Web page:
Prey and plant refugia. "Prey refugia are areas occupied by prey that potentially minimize their rate of encounter with predators (Taylor 1984). For example, in a wolf–ungulate system, ungulates may seek refuge by migrating to areas outside the core territories of wolves (migration) or survive longer outside the wolves’ core use areas (mortality) (Mech 1977). [...]
[...] In national parks where both recreational hunting and large carnivores have been removed, dramatic changes in mammal and plant populations have been described (White et al. 1998, Soulé et al. 2003). [...]
Terrain fear factor. "The “terrain fear factor” (Ripple and Beschta 2003) represents a conceptual model for assessing the relative predation risk effects associated with encounter situations. This concept indicates that prey species will alter their use of space and their foraging patterns according to the features of the terrain and the extent to which these features affect risk of predation (e.g., avoid sites with high predation risk; forage or browse less intensively at high-risk sites). [...]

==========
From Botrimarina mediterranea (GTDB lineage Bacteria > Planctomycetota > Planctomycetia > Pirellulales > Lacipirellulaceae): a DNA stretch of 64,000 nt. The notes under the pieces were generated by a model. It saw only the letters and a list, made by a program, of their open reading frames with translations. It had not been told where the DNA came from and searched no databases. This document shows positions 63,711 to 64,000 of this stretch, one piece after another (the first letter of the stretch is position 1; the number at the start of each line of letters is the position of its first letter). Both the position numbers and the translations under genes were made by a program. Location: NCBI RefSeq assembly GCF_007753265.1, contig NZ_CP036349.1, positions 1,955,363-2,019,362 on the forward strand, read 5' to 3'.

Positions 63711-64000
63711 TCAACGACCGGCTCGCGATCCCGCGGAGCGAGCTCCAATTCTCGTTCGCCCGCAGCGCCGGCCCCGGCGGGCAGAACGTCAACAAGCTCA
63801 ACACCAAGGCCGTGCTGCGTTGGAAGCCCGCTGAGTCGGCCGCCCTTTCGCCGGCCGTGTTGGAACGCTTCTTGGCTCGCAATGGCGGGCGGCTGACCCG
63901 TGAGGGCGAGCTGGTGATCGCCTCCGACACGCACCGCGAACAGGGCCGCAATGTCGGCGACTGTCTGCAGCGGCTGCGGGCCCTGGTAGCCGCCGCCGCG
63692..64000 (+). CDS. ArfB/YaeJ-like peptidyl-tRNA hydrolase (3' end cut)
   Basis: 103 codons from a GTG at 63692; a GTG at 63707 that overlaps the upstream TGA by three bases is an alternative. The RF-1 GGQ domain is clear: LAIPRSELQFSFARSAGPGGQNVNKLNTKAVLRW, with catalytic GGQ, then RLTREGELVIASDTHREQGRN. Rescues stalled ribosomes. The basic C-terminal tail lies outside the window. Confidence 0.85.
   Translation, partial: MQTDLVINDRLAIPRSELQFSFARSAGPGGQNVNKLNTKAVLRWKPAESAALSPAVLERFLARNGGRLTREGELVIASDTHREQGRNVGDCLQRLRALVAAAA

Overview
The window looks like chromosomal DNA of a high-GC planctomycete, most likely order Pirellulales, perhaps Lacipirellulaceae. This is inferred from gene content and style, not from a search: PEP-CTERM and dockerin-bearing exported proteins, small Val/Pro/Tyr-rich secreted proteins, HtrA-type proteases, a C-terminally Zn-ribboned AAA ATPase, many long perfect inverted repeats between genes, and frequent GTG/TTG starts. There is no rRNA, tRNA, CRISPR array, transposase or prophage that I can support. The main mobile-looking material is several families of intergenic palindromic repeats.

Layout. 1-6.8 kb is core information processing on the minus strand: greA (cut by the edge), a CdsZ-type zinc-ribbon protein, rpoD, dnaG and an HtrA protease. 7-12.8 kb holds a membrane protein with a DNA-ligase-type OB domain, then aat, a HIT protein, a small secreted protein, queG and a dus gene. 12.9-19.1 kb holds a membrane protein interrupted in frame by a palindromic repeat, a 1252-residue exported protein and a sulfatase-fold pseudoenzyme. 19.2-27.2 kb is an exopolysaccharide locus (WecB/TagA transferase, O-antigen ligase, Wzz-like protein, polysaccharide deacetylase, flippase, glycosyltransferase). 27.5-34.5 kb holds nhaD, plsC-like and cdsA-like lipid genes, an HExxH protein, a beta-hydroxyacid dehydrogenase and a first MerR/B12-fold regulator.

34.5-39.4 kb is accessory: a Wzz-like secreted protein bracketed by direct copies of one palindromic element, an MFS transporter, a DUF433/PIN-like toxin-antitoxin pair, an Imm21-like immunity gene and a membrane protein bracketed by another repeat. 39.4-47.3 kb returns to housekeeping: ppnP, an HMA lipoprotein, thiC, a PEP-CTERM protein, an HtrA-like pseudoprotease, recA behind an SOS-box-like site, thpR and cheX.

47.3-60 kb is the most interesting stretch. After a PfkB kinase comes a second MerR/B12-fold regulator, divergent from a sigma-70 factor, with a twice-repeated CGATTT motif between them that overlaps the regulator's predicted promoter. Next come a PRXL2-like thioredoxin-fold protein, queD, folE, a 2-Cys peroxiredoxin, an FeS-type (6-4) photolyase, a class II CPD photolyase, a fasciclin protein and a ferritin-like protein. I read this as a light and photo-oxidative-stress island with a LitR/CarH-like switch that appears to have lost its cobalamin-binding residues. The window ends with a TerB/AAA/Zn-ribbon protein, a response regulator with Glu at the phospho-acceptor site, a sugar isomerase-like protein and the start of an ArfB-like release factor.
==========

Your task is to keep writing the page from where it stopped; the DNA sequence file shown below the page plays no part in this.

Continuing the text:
Predation risk in a dynamic environment. Environmental variables that may influence the degree of predation risk include winter weather, wildfire, and the depth and spatial distribution of snowpacks. Snowpack conditions can greatly influence ungulates’ access to vegetation (both herbaceous and woody species) and thus their starvation rates.Variations in snow depth can also affect the ability of ungulates to escape predators (Crête and Manseau 1996). For example, wolves have been found to have higher ungulate kill rates when snow is deep compared with times when snow is shallow (Huggard 1993, Smith et al. 2003). [...]